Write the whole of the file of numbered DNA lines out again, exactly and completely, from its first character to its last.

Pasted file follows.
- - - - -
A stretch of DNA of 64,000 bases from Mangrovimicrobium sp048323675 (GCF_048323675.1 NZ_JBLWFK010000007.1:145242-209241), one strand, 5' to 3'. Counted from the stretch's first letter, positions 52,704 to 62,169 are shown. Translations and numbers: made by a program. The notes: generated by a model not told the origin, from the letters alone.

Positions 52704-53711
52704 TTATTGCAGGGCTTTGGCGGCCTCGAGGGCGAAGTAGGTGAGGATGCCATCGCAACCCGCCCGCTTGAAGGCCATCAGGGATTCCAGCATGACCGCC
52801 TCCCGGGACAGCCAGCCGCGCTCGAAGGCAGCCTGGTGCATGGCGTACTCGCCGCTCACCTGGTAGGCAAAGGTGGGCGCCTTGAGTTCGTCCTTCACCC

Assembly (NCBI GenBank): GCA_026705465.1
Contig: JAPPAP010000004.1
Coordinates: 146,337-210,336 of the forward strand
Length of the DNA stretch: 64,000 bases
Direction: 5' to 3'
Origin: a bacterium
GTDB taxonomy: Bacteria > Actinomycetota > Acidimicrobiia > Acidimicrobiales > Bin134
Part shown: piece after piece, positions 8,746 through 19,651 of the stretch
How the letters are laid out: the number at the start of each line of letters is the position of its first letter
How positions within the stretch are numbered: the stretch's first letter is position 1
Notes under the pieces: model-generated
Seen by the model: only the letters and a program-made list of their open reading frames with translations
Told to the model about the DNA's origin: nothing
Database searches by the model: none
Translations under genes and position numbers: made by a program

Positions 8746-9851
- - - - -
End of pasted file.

A stretch of DNA of 64,000 bases from Mangrovimicrobium sp048323675 (GCF_048323675.1 NZ_JBLWFK010000007.1:145242-209241), one strand, 5' to 3'. Counted from the stretch's first letter, positions 52,704 to 62,169 are shown. Translations and numbers: made by a program. The notes: generated by a model not told the origin, from the letters alone.

Positions 52704-53711
52704 TTATTGCAGGGCTTTGGCGGCCTCGAGGGCGAAGTAGGTGAGGATGCCATCGCAACCCGCCCGCTTGAAGGCCATCAGGGATTCCAGCATGACCGCC
52801 TCCCGGGACAGCCAGCCGCGCTCGAAGGCAGCCTGGTGCATGGCGTACTCGCCGCTCACCTGGTAGGCAAAGGTGGGCGCCTTGAGTTCGTCCTTCACCC

Assembly (NCBI GenBank): GCA_026705465.1
Contig: JAPPAP010000004.1
Coordinates: 146,337-210,336 of the forward strand
Length of the DNA stretch: 64,000 bases
Direction: 5' to 3'
Origin: a bacterium
GTDB taxonomy: Bacteria > Actinomycetota > Acidimicrobiia > Acidimicrobiales > Bin134
Part shown: piece after piece, positions 8,746 through 19,651 of the stretch
How the letters are laid out: the number at the start of each line of letters is the position of its first letter
How positions within the stretch are numbered: the stretch's first letter is position 1
Notes under the pieces: model-generated
Seen by the model: only the letters and a program-made list of their open reading frames with translations
Told to the model about the DNA's origin: nothing
Database searches by the model: none
Translations under genes and position numbers: made by a program

Positions 8746-9851